Beautiful Moments

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Twin Peaks

We cross the bridge and wind our way up to the top of the city. Though we’ve all tested negative my mother has warned me that we will still have to keep our distance. But when she opens the gate to greet us she can’t help herself and gathers each of us in her arms. Then it’s my dad’s turn. I wrap my arms around him, and my eyes water. We cross the threshold, and delectable aromas waft toward us from the kitchen. Riley runs down the hall to his toy box and starts chewing on a stuffed bunny. We all talk over one another, excited about being under the same roof again. In the dining room my parents sit at one end of the table behind a “Seniors Only” sign, though they are not even remotely socially distanced from the rest of us. During dinner my dad hangs a spoon from his Roman nose. Having visitors has made my parents loopy. They can’t stop giggling, leaning into each other for support. My dad’s nostrils flare with each snort. Once we’ve eaten we head downstairs to the yoga studio, formerly my childhood playroom. In the guest room off of the studio the kids pile on top of my parents, and we take pictures. Harlan, Wyatt and I throw small rubber balls into the mini hoop my dad has nailed to the rafters. Riley barks and chases after the balls. Ellie and my mom stretch using yoga ropes. Ava observes the chaos. In bed later that night I turn to Harlan: “Family is everything.”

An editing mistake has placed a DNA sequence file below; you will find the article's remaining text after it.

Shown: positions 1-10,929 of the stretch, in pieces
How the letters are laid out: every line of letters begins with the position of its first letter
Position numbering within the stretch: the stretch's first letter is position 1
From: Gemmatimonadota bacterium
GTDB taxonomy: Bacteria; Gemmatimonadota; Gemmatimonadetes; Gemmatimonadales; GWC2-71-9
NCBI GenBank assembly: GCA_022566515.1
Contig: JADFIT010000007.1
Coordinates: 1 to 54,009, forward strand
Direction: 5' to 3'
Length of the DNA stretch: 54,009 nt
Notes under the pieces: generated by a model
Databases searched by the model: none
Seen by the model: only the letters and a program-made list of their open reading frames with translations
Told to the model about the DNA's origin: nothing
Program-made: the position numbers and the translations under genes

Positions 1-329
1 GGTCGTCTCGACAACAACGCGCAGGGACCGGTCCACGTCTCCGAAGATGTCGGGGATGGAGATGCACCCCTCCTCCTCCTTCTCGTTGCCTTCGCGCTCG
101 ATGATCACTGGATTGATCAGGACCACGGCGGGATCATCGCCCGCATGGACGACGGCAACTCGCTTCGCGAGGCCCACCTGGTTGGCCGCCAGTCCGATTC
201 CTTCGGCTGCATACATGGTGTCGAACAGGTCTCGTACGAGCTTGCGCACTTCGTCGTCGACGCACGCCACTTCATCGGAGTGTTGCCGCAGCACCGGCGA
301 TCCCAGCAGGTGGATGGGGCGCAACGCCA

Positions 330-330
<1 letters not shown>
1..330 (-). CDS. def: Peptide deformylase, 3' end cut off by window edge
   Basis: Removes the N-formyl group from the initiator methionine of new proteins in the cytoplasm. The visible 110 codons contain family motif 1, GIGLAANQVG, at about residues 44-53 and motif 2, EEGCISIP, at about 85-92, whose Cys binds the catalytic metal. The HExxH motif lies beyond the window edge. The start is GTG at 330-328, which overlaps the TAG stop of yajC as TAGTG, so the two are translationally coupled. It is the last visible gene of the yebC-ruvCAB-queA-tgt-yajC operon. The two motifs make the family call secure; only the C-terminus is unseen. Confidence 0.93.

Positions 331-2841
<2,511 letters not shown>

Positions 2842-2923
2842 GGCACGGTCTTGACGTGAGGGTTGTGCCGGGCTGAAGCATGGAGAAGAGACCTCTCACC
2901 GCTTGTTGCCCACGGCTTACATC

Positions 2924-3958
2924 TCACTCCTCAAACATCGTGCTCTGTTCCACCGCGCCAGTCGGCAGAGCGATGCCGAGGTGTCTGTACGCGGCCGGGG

Golden Gate Heights

I haven’t laughed this hard in months. I lean toward my friend and gasp for air. I feel as though I’ve taken a few hits of pot, but I am simply giddy over an evening with dear friends. She and I discuss our hair (hers striking and white, mine, now that I’ve stopped coloring it, a quickly emerging and less striking salt and pepper) as our husbands chat about electric guitars. This is the first time that Harlan and I have had an “adults night out” since the pandemic began. We are on our friends’ patio, on a surprisingly mild San Francisco evening in July, so mild that I haven’t had to don my fleece. The fog is light and the air refreshing rather than shiver-inducing. Dinner is a delightful mix of highbrow and lowbrow foods: a popcorn appetizer followed by cassoulet and a simple green salad. I am in heaven. Our friends’ daughters wander out of the house a couple of times, once to introduce us to their small, scraggly and aggressive new foster dog (who warms slightly to Harlan and me when we offer her small pieces of chicken), and once to help themselves to the salad. Other than those brief visits the adults are alone. The evening is filled with wine (LaCroix for me), laughter, and the ease that comes with spending time with people I’ve known for over half my life. I catch my friend’s eye and can tell that he’s experiencing present-moment nostalgia, one of his specialties. At the end of the evening the four of us exchange virtual hugs and commit to more adult hang outs. As Harlan and I drive back across the Golden Gate, lights reflecting off of the inky black water below, I turn to him in the darkness: “Tonight felt almost normal.”